Mr. Liao shook his head and left the house. He came back the next day, but a week later he flew to Toronto to stay with his brother who ran a discount clothing store.
“He won’t be there forever, will he?” Grace asked.
“He’s there now,” her mother said.
Singer called that night. Grace wanted to ask him about her parents, about the chance of them getting back together, but Singer had to tell her about the second check: he’d cashed it. Much of the money had already been given away—struggling friends, refugees. He’d also given to some kids from the Philippines who wanted to start a literary magazine. He told them a small literary magazine was for fools. It would make them poor and angry and ruin all their friendships. It would harm their skin and their digestion and they’d become depressed and conceited. But he loved them for the belief that they were the exception.
Josh won a national award for a science project that translated simple English commands into a language called Pascal.
“Right now, it’s kind of nothing,” he said. “But down the road, I think that some of the ideas could be useful. But probably not. I don’t know.”
“There was a science fair?” Grace asked.
“Where have you been?”
In the early spring Grace started to see advertisements for the movie: a musical. Not just adapted and directed by The Vocalist, but also starring her. Singer didn’t understand how any of this was possible. The Vocalist couldn’t play a teenager. And how could songs be added to a story that originally had no songs? When did people ever sing their feelings? When did that happen in life?
“You write about spirits and demons. You write stories where dreams and fantasy are indistinguishable from reality.”
No. He argued that this was altogether different, and maybe he was right. Grace hated musicals herself. She’d had to sit through My Fair Lady one year because Josh was operating the sound board. It had made her feel restless and a little violent.
“You don’t have to see it,” she told Singer.
Of course, you don’t have to go to the movies. You can stay home and read or knock on your neighbor’s door and ask if you can listen to some of her tango albums. You don’t have to head over to the theater, buy a ticket, smell the pretend butter, and find a seat near the back.
“Don’t do it, Isaac. Don’t go. Do not go.”
That Friday for the first time in months Josh stopped by her house, but he was bitter and angry about everything. Every conversation was a skirmish.
“He has to see it all over the place—plastered on all the walls,” Josh said. “On TV every five minutes. You shouldn’t have told him to sign over the rights.”
“You don’t know what you’re talking about.”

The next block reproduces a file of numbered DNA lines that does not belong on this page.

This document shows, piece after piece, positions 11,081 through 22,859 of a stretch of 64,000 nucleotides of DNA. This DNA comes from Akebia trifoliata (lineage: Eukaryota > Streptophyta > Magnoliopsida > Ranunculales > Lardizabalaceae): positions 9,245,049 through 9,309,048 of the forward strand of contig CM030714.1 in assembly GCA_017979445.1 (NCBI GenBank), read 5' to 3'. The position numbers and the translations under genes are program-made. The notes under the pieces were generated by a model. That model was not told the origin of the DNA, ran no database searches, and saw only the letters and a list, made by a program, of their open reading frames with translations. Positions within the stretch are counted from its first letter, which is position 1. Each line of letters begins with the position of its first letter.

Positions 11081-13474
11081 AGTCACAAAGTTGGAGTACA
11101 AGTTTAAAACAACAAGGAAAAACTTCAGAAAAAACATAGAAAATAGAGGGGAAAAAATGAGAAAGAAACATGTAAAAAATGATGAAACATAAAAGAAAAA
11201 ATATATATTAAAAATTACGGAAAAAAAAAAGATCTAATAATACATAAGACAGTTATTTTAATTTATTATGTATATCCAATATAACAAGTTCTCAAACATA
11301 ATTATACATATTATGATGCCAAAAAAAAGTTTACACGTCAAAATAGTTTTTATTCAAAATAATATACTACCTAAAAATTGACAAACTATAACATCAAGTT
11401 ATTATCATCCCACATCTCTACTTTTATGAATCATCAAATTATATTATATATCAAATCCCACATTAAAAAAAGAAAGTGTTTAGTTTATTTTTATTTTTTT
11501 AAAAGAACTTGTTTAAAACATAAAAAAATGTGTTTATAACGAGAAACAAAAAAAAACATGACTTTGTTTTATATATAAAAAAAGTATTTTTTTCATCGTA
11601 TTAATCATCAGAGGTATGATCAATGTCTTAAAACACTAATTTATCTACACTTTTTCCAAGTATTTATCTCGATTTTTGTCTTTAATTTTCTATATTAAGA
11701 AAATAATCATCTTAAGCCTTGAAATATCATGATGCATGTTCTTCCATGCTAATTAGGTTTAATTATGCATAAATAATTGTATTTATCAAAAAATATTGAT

“No, but you do? Somehow you just know everything. You’re so high above the rest of us, aren’t you?”
“I thought you didn’t even believe Singer was calling. I’m just making it all up, right? So why do you care so much?”
“I don’t know, Grace.”
He looked down at his beef curry. He used to eat three or four servings in one sitting.
That day he only stirred the meat around the bowl without taking a single bite.
“My dad moved out,” Grace said.
“They’re getting divorced?”
“I don’t know. I guess.”
“Sucks so much. I mean—why did they get married in the first place? You’re in love and then you’re not in love? What the hell is that?”
Josh’s parents had divorced when he was eleven. He shook off hugs and shoved away the kindly, bearded counselor—physically pushed the man. He was fine. One day after school he and Grace stopped into Zeller’s to look at the pet department. In her arms, he cried and cried, soaking her parka and her mittens in front of the parrots, the fish, and the lizards.
Singer’s voice wasn’t loud, but it vibrated with rage.
“I told you not to see it,” Grace said.
One thing was for sure: there was too much singing in the movie, much too much. It came from all sides. Every time it seemed as if there might be a moment of genuine import, someone—usually The Vocalist—would burst into the shtibl singing at the top of her lungs.
“She’s a professional singer. Is it so surprising she’d make a musical?”
And the story he’d written took place exclusively in Poland, but somehow at the end of the movie The Vocalist came to New York on a steamer ship, shrieking about how she could fly, and swoop, and rip a man open to feast on his viscera.
“There was a song about feasting on viscera?”
Why hadn’t Grace warned him? Why had she stood by while his child was butchered, smothered in kitsch, and devoured as passive entertainment? Money? What was money? He wanted her to void the contract, remove the film from theaters. He was a simple man victimized by jackals. He demanded that she use her power to stop this crime.
He was silent for a moment, but she could hear him breathing heavily. When he spoke again he was calm and formal. He thanked her for all of her wise counsel and wished her a good evening.
He never called again.
Grace’s father remarried, her mother sold the house and rented a smaller place in the same neighborhood, Singer died, Josh started working on a government cryptography program, and Grace moved to New York to join an electronic magazine called Pasulong. Everyone on staff smoked and argued, and Grace didn’t know where the money came from.
It wasn’t hard to find Singer’s building—they’d named the whole street after him. She walked up and down the block twice until she found herself in front of a payphone on the corner. Grace put a quarter in the slot then realized she’d never known his number to begin with.